Further, Equation 1 is based on parallel tube models of porous media (see appendix) and hence cannot accurately model capillary suction in a random porous material like concrete. The pore surface topology is far more complex so that, as the air/water interface moves through the porous medium, there are many orientations of the local interface which may be stable despite the smallness of the pore size. As an example, Figure 1 shows a meniscus, subject to a small applied pressure from below, which is unstable in a narrow pore yet is stable in a neighboring pore. In addition, the above theory of capillary suction applies to the case where the porous medium is initially dry. Clearly, the rate of capillary sorption will depend on the degree of saturation of the porous medium . Finally, analysis of the flow through concrete is further complicated by the fact that water can react with the solid matrix, possibly causing a change of the pore structure with time or changing the pore solution composition.
Previous experiments measuring the capillary suction of water in concrete have exhibited conflicting results concerning the time dependence of the total water uptake. Instead of the standard t1/2 behavior of simple capillary sorption theories other t behavior (also called anomalous scaling) ,  where 0.25 < < .05 has been observed. It has been suggested that this anomalous scaling in concrete is the result of modification of the pore structure due to leaching  or further hydration as the water is absorbed. For instance, while hydration will reduce the typical pore size in the cement paste matrix, slowing the sorption of water, leaching opens up pores, making them larger and more connected such that capillary sorption could be enhanced. However, it has not been quantitatively demonstrated how such alterations of the pore structure affect a material's sorptivity. In addition, the dissolution of salts may reduce the rate of capillary sorption . Finally, as mentioned above, moisture transport in concrete must depend on factors such as the degree of saturation and environmental conditions.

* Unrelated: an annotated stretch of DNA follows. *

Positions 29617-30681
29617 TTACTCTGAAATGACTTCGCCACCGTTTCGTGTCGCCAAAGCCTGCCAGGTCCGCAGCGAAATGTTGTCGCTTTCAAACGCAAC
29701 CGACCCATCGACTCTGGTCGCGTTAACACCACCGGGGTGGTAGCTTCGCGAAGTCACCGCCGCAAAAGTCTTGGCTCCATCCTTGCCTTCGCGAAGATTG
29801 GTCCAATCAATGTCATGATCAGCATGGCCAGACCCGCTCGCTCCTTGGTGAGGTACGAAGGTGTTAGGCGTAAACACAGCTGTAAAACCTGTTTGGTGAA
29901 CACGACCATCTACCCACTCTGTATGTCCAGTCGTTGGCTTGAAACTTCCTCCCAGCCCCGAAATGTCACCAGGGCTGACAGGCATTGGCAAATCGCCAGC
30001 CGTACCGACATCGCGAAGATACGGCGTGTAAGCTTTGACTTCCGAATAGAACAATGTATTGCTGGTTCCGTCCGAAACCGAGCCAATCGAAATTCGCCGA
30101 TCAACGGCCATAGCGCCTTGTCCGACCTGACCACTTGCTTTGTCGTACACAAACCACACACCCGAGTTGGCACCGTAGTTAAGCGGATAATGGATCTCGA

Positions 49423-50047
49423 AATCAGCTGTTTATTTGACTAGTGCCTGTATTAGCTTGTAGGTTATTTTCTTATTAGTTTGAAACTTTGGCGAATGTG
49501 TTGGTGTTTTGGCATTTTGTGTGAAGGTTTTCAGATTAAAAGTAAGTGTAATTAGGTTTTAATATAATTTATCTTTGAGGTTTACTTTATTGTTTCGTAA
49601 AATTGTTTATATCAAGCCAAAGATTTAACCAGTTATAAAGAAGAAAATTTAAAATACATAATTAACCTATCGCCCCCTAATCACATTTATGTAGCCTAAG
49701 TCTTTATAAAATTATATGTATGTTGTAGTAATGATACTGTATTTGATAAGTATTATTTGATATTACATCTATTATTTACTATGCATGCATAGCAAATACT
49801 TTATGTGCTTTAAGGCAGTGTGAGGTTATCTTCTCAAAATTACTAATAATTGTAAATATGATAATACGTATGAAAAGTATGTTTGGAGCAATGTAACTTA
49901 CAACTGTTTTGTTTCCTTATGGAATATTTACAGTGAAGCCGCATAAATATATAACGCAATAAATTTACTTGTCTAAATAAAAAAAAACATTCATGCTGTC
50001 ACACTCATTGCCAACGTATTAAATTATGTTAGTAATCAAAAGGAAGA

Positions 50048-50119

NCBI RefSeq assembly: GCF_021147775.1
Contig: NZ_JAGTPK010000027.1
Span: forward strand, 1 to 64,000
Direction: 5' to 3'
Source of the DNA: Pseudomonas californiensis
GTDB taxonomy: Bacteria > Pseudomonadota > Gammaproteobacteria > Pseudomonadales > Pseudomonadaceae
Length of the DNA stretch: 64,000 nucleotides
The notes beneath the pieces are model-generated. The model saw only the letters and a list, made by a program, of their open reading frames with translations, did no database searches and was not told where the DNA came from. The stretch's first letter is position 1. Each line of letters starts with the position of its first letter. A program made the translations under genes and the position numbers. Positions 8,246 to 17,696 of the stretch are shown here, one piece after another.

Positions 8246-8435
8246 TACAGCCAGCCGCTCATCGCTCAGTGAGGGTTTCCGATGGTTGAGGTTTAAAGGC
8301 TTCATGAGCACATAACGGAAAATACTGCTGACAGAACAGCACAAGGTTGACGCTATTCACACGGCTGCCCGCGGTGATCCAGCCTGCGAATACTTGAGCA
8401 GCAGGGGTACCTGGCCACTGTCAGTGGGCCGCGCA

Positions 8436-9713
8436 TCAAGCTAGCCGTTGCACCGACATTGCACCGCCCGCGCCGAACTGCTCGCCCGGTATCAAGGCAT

FIG. 1. Stable and unstable menisci in a pore.
In this paper we present results of a study concerning capillary transport, over periods of about one year, in mortars and concrete. The validity of Equation 1 is tested. Variables considered were the water-to-cement ratio (W/C), sand size distribution, and amount of curing. We discuss several issues concerning sample preparation and boundary conditions. The existence of two different regimes associated with capillary sorption in mortar and concrete was found. An empirical function which describes capillary sorption over much longer periods is introduced. We also discuss the utility of sorptivity measurements for service life prediction.